Carter and Christian are one of a number of couples turning up in media stories saying that their young children will no longer live life as their biological gender. The confusion they describe is a disorder classified by the American Psychological Association as gender dysphoria.

San Diego parents Jeff and Hillary Whittington appeared in late May with their six-year old daughter Ryland, who is identifying as a boy, at the 6th annual Harvey Milk Diversity Breakfast. Milk, the first openly homosexual candidate elected to office in San Francisco as City Commissioner, was also notorious for preying sexually upon underage, drug-addicted, runaway boys, and was murdered by a political rival in 1978.

Massachusetts couple Mimi and Joe Lemay have also decided to allow their five-year-old daughter Mia, now going by Jacob, to live as a transgender child, turning to NBC News with the specifics.

They said an April DailyMail.com report that it was “his” choice to become transgender, and also that they shared their story hoping to prove there is no such thing as “being too young” to identify as transgender.

“I realized he had never really been Mia,” Mimi Whittington said. “That had been a figment of my imagination.”

Author and public speaker Walt Heyer, who underwent sex reassignment surgery to become a woman and then later returned to living as a man, told the Daily Caller children cannot be born as one gender and identify as another by accident. He now performs outreach to those experiencing gender confusion.

“There’s a lot of questions here. Kids are not born transgender,” Heyer said. “Childhood developmental disorder that comes out of some event or series of events or abuse or neglect or trauma or overbearing mother or father or someone or a lot of times its sexual abuse.”

Heyer said the experience of having parents or caretakers entertain the idea of gender confusion is at issue and this is what happened to him.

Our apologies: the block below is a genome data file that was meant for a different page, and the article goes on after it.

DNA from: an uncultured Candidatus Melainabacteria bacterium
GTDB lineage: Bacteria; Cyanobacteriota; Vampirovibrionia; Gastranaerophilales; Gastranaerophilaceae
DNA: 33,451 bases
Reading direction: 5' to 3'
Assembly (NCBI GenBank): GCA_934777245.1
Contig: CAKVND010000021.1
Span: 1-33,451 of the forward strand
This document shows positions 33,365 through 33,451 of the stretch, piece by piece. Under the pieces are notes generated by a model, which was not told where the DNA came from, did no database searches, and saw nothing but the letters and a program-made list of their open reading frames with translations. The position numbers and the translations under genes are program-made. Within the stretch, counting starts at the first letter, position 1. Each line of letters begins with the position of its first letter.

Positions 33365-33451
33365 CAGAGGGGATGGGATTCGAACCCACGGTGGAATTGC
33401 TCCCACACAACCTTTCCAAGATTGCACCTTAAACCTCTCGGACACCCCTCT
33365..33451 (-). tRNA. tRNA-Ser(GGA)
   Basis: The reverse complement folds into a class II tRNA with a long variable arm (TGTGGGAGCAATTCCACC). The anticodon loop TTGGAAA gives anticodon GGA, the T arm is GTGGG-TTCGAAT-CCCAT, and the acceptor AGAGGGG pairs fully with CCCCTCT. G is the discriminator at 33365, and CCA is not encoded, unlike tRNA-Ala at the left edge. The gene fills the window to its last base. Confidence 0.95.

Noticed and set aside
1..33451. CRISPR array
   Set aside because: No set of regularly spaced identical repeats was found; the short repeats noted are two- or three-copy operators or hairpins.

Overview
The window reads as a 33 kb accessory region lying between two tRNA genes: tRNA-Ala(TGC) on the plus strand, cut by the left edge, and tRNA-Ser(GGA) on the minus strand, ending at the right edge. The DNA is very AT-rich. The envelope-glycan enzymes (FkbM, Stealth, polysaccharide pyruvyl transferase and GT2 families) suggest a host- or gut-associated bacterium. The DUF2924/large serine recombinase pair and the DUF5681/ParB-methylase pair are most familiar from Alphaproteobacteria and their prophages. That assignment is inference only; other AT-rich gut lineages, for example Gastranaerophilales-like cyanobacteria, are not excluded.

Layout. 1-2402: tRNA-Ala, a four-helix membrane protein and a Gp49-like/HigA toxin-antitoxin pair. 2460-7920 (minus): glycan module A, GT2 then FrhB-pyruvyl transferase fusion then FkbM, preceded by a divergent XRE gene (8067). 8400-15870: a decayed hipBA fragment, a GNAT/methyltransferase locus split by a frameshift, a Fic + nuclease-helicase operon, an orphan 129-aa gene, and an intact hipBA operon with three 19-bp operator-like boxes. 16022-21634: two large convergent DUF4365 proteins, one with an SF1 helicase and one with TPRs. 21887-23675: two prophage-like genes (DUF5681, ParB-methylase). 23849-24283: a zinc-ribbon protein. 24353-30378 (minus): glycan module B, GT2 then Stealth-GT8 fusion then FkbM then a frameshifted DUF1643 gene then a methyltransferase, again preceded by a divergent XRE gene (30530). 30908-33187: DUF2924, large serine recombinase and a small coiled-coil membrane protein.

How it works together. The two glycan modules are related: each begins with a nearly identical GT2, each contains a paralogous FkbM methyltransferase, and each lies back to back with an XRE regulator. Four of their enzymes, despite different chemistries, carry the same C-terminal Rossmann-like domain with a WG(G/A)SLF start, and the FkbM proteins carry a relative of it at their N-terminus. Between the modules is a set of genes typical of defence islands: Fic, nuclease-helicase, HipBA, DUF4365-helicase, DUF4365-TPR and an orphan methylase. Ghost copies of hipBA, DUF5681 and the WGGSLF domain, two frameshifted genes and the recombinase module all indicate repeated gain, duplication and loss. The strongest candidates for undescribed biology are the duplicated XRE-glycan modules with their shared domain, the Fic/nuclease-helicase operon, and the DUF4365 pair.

“My grandmother kept cross-dressing me and loving on me as a girl and not as the boy God made,” he said.

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Lisa Bourne

Utah man faked anti-gay ‘hate crimes’

Lisa Bourne
By Lisa Bourne

July 7, 2015 (LifeSiteNews) – A Utah man who faked a series of anti-gay “hate crimes” may face charges after his actions were debunked by rural authorities.

Rick Jones said someone beat him, leaving facial and head bruising, and carved a homosexual slur in his arm, part of a series of staged attacks that spanned from April to June.

Jones, 21, told a local TV news station in June he believed he was being targeted because he was homosexual.

Jones is also implicated in spray-painting a slur on his family’s home, throwing a rock and a Molotov cocktail through his home’s window, spray-painting the family pizza business, and also breaking in and stealing $1,000 from the business.

The Millard County Sheriff’s office found discrepancies with evidence in the case and Jones ultimately admitted to perpetrating the harassment himself.

Jones could face charges of filing a false report and reckless burning.

His lawyer said the incidents were a cry for help geared toward the people close to Jones, and that Jones didn’t realize how much attention they would get.

Attorney Brett Tolman said that Jones has since begun treatment for mental health.

Tolman said his client did not have any criminal intent and praised the community’s response to the fake accusations, saying that the outpouring of support after the hate crime claims became public still was a good message.

Utah Lt. Gov. Spencer Cox was one who had publicly declared his support after the false accusations surfaced. Cox said Tuesday he’s relieved the allegations weren’t true, and expressed concern for Jones and his family.

Tolman also used the faked crimes as evidence that gays face discrimination.

“I think it’s such good evidence of the difficulties members of the gay community deal with,” said Tolman, “and some make better choices than others.”